One of the reasons why martial arts masters in their 60’s and 70’s can move faster than students a third their age is because there is no excess movement in their actions. Their students will be slowed down by a wobble in the knees, a loose elbow coming away from the body too early, a hip joint out of sync with the body, or excess tension in their upper body. The masters perform their techniques with absolutely none of that extraneous movement. Happily, the perfect economy of motion in martial arts masters gels nicely with comparable needs in animation, since excess movement in animation leads to tons of extra pencil mileage (and cost) for the in-betweens. We see this effect in action in this duel between the master swordsmen Jin and Mugen in the opening episode of Samurai Champloo. Note how there is no wasted effort or excess motion in Jin’s smooth, effective sword strokes. Even when Mugen manages to break Jin’s balance early in the fight, Jin’s recovery uses his off-balance momentum to load up his recovering leg, allowing him to push off and spring back into action more quickly. Like the best martial arts scenes, Jin’s fighting style communicates information about his character; we learn things about Jin just from watching the way he fights.
In contrast, his opponent Mugen is nothing BUT excess motion, with a flamboyant fighting style to match his arrogant, untamed personality. While it might be possible to find a live-action master swordsman able to fight with the same precision and economy as Jin on screen, it’s unbelievable that you could find anyone capable of melding budo and break-dancing the way Mugen does, especially with a live blade or even a realistic enough stage prop to survive this pair’s kinetic duel. Add in the impossibly tight quarters of the sake house where the two go at each other and Mugen’s freewheeling use of the scenery to attack in bizarre directions and you get the kind of scene that would take months to choreograph, rehearse, and shoot in a live-action movie, and the results still wouldn’t look as good as they do here.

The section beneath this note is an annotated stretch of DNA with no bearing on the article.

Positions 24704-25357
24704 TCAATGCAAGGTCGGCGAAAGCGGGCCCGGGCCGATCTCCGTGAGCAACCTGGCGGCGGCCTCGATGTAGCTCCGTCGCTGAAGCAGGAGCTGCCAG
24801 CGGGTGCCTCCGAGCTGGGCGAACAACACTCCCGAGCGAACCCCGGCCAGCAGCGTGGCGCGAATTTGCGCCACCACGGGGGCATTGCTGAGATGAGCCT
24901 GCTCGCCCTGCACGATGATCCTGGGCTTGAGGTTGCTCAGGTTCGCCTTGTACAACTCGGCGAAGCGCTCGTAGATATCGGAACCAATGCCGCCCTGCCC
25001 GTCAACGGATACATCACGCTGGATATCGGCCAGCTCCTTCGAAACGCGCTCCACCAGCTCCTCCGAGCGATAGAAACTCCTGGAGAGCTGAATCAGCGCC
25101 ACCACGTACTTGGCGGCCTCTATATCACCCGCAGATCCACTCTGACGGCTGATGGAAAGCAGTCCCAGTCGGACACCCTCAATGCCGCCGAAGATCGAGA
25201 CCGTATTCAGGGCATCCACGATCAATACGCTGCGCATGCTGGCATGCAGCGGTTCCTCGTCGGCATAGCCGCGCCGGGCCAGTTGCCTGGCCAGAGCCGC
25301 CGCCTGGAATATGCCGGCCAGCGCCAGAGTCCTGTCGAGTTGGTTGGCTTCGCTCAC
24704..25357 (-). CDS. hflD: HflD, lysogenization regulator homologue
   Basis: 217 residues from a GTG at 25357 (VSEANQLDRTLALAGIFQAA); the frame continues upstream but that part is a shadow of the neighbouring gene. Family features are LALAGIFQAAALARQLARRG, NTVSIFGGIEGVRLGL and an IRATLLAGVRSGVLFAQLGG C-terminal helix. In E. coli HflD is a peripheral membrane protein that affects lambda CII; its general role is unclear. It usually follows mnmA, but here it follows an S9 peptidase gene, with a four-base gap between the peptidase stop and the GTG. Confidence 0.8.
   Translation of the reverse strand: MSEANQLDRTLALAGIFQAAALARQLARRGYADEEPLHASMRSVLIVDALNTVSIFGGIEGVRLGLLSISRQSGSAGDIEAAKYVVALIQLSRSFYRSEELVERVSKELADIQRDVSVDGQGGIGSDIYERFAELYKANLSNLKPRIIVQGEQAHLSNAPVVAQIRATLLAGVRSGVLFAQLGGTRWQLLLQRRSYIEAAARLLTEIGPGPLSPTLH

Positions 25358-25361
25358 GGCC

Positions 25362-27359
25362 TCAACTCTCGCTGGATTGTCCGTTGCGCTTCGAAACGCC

Aang vs. Zuko vs. Azula
Avatar the Last Airbender: “The Chase” (2006)
Directed by Giancarlo Volpe
Selecting one animated martial arts fight from Nickelodeon’s Avatar the Last Airbender is an exercise in frustration. If not for our self-imposed limit of one fight on the list per show/movie, Avatar could have produced all five fights on this list with more to spare. The bending battle of the season 2 finale was already on our Top 5 Power Fights list in the Toonzone Throwdown, so instead we’ve selected this three-way battle between Prince Zuko, Princess Azula, and Avatar Aang. A two-person duel is a challenging but limited choreography problem, while a multi-person brawl often becomes more of an exercise in crowd control centering on one or two main fighters. Doing a really good three-way duel is deceptively challenging, since it requires enough motivation for each fighter to battle the other two while ensuring that no one fighter hogs too much screen time or gets ganged up on too much by the other two opponents.
This battle does quite nicely on all dimensions. Listening to the commentary track on the DVD reveals that this fight was carefully thought out from beginning to end, right from the decision on who strikes first and why they pick their first target. The fight is constantly in motion, ebbing and flowing beautifully to create a sense of barely controlled chaos. Each fighter really is trying to battle the other two at the same time; even if one fighter is taking attacks from the other two, it never feels like the other combatants have entered into any kind of alliance of convenience. And again, the way a character fights communicates character traits about them: Azula’s cold, tightly controlled precision contrasts strongly to Zuko’s wilder, less refined style (as seen later in the duel in how they deal with one of Aang’s surprises). Aang’s style diverts and avoids rather than confronting head-on, reflecting his fundamentally non-violent, peacemaking nature. The show also ensures that Azula’s hotter blue flames set off her attacks from Zuko’s visually, while also subtly communicating her deep mastery of firebending. It’s a duel that has surprising depth and lots of things to discover on close examination.